Uploaded on Jan 30, 2012
Morton Gould (1913-1996)
Fall River Legend: Ballet Suite (1947)
00:00 - Prologue & Waltzes
03:30 - Elegy
06:25 - Church Social
10:27 - Hymnal Variations
14:23 - Cotillion
17:54 - Epilogue
Performed by the Eastman-Rochester Orchestra under the direction of Howard Hanson. Recorded by Mercury in 1960.
"Number 92 Second Street, Fall River, Massachusetts, was in August of the year 1892 the scene of a bloody crime which became one of the most notorious in the history of the United States. Andrew Borden, an elderly, respected citizen, and his second wife, Anne Gray Borden, were found hacked to death in separate rooms of their quiet home. Mr. Borden's 33-year-old daughter, a quiet, sedate gentlewoman, was charged with the murder. To the minds of the New Englanders, the charge was inconceivable; and, according to historians of the case, that was the chief strength of Lizzie's defense.
"The excitement surrounding the trial grew chiefly from the contrast of the brutal crime and the respectability of the household. (This is illustrated in Gould's score by the juxtaposition of hymn-tune and modern dissonance.) The facts of the case were confused and ultimately unresolved. The character of Miss Lizzie remained obscure, her activities in the period before and after the trial commonplace and routine. After the initial inquest, nothing further was heard from Miss Lizzie; according to Massachusetts law, the accused may or may not give testimony -- Miss Lizzie declined. Fragile testimony in her favor was given by her sister, Miss Emma. Overwhelming testimony was against her. The final word of her defender found its mark. 'To find her guilty, you must believe she is a fiend. Gentlemen, does she look it?' The answer, of course, was No, and Lizzie Borden was acquitted. She returned to the house at 92 Second Street, and for the remainder of her 34 years of life lived alone, quietly and respectably on her inheritance, active only in her charity work. On her death, she left $30,000 to a society for the prevention of cruelty to animals.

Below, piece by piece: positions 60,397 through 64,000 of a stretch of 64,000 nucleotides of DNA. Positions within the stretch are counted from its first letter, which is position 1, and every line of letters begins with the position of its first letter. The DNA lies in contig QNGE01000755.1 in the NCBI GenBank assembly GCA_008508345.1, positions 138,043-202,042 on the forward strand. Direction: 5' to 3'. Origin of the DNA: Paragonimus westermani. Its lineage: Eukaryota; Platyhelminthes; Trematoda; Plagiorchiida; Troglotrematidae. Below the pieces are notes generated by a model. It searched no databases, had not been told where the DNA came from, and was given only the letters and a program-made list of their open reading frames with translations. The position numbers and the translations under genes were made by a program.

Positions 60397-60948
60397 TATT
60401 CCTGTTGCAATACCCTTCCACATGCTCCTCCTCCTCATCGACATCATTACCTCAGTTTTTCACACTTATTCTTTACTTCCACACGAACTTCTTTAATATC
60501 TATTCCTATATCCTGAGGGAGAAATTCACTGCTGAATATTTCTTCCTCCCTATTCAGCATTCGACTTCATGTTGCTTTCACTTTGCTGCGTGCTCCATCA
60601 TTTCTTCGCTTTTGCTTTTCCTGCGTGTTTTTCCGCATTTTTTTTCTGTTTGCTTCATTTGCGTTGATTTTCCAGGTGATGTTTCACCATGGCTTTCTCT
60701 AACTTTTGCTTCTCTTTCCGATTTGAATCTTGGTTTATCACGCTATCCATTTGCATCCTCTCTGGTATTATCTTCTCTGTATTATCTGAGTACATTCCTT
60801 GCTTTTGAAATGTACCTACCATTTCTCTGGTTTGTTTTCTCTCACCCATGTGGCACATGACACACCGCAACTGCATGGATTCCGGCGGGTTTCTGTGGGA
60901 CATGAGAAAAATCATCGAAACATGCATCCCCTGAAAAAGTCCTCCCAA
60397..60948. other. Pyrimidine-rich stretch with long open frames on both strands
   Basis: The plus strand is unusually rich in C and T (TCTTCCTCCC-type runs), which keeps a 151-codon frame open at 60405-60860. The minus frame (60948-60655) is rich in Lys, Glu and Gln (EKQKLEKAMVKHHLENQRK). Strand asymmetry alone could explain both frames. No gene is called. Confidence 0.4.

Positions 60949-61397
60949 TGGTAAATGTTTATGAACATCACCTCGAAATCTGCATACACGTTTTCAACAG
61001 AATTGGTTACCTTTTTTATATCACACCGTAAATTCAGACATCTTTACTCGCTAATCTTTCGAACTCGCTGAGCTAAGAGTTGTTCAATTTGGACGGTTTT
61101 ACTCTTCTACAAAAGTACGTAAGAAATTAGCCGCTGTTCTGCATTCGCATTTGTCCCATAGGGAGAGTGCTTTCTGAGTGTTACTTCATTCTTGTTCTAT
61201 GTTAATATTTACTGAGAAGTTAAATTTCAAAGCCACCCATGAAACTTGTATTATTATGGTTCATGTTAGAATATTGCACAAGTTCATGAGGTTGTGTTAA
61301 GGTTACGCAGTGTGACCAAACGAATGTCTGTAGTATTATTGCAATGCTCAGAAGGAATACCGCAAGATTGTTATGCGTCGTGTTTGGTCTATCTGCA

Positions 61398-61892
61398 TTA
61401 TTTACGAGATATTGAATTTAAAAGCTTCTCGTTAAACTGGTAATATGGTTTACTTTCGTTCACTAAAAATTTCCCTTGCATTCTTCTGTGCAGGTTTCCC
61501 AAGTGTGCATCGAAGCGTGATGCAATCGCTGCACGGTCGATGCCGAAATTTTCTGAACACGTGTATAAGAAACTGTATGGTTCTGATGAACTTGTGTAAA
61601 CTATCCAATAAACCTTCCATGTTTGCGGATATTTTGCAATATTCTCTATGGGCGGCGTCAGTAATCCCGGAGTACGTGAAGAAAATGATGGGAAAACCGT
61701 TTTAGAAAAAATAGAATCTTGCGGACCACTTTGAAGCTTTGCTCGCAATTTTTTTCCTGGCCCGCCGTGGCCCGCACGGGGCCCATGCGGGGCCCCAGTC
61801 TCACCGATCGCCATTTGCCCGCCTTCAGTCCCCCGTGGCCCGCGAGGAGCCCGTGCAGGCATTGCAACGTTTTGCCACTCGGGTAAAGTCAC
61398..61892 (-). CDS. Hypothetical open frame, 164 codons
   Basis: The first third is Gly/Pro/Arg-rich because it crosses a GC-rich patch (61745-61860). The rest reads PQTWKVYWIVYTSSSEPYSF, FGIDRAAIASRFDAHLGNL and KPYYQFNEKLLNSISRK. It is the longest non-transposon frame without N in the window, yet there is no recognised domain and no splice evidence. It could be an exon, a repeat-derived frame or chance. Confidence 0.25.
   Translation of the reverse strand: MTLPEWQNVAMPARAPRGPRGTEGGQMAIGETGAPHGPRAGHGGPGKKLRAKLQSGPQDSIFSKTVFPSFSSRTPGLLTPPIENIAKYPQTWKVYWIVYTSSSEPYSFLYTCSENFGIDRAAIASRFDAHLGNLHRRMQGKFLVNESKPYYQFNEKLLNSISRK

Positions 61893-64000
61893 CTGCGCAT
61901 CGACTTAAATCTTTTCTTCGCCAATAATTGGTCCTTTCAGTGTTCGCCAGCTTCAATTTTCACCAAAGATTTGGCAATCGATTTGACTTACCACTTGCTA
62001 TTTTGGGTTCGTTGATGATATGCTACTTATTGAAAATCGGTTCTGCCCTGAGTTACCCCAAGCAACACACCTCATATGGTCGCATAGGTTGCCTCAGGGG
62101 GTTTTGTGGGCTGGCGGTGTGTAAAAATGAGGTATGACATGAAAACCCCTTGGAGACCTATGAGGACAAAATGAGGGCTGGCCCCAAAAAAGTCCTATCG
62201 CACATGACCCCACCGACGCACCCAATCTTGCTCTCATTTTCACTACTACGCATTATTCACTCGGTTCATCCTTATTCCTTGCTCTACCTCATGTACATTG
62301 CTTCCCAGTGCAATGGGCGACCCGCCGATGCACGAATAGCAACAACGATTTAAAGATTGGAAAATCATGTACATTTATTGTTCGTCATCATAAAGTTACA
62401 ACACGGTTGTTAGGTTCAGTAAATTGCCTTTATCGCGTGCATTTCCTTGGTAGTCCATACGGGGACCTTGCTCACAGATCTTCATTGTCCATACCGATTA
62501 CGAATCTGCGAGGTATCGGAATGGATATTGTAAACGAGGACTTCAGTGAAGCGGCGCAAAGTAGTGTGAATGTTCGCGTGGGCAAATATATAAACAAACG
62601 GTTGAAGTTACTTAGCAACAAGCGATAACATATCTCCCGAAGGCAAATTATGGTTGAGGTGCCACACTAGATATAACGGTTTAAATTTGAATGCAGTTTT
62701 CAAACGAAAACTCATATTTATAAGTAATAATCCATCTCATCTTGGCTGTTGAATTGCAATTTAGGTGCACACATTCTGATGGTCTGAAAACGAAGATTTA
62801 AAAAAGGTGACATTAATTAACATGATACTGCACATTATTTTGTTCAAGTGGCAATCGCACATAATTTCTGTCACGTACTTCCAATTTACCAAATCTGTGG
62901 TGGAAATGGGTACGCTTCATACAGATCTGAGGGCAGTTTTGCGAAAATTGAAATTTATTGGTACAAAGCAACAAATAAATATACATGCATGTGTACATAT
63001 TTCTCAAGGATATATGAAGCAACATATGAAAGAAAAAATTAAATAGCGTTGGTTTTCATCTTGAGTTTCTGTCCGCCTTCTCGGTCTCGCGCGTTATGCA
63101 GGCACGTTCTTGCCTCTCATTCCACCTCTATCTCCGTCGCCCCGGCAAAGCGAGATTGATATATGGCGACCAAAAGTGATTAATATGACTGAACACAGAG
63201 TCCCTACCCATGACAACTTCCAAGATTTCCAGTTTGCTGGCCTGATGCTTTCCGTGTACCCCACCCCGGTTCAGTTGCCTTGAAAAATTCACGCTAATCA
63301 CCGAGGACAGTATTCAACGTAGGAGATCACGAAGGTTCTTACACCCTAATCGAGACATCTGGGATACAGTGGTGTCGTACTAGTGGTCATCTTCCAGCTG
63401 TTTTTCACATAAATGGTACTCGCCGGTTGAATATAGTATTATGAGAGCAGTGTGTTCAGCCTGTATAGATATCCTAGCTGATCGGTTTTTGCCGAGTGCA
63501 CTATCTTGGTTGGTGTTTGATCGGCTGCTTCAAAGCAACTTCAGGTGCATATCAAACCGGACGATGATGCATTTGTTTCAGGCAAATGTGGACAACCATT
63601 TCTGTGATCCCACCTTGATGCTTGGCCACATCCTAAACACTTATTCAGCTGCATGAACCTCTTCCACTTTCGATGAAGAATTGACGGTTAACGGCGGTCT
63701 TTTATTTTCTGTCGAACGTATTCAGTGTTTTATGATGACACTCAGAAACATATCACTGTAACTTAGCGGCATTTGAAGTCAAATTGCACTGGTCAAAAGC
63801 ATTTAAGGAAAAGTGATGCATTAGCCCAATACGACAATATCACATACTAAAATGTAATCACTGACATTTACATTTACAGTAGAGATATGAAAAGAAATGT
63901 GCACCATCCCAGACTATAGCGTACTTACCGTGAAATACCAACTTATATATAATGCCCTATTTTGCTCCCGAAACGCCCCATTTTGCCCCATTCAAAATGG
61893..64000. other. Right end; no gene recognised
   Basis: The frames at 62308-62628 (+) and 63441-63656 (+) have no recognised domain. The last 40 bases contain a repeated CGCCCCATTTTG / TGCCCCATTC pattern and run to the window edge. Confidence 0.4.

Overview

"The taciturn, colorless figure of Lizzie Borden, the inconclusiveness of the trial, the lack of definition in the reasons for the murder were, it would seem, impossible to utilize in a 'legend.' The hard facts, however inconclusive, prevented this. To write a musical 'legend,' a history of an archetypal murderess, it was necessary to make something of Lizzie Borden.
"Mr. Gould and his choreographer, Agnes de Mille, utilized not only the music of one time and one place, but retold the story in the new iconography of Sigmund Freud. In this, the 'square' of their work was completed: hymn and New England dance tunes presented in a modern style; the classic manner of Puritan New England presented as Psychological Repression. The legendary quality is strengthened by emphasizing the popular belief that Miss Lizzie was guilty. The artists imaginatively carry this assumption to a conclusion as it might have existed in the minds of the people, and Miss Lizzie is hanged.
"The ballet, a Prologue, Seven Scenes, and Epilogue, with decor by Oliver Smith, was first presented by the Ballet Theatre at the Metropolitan Opera House in April 1948. The work was an immediate success." - John Scrymgeour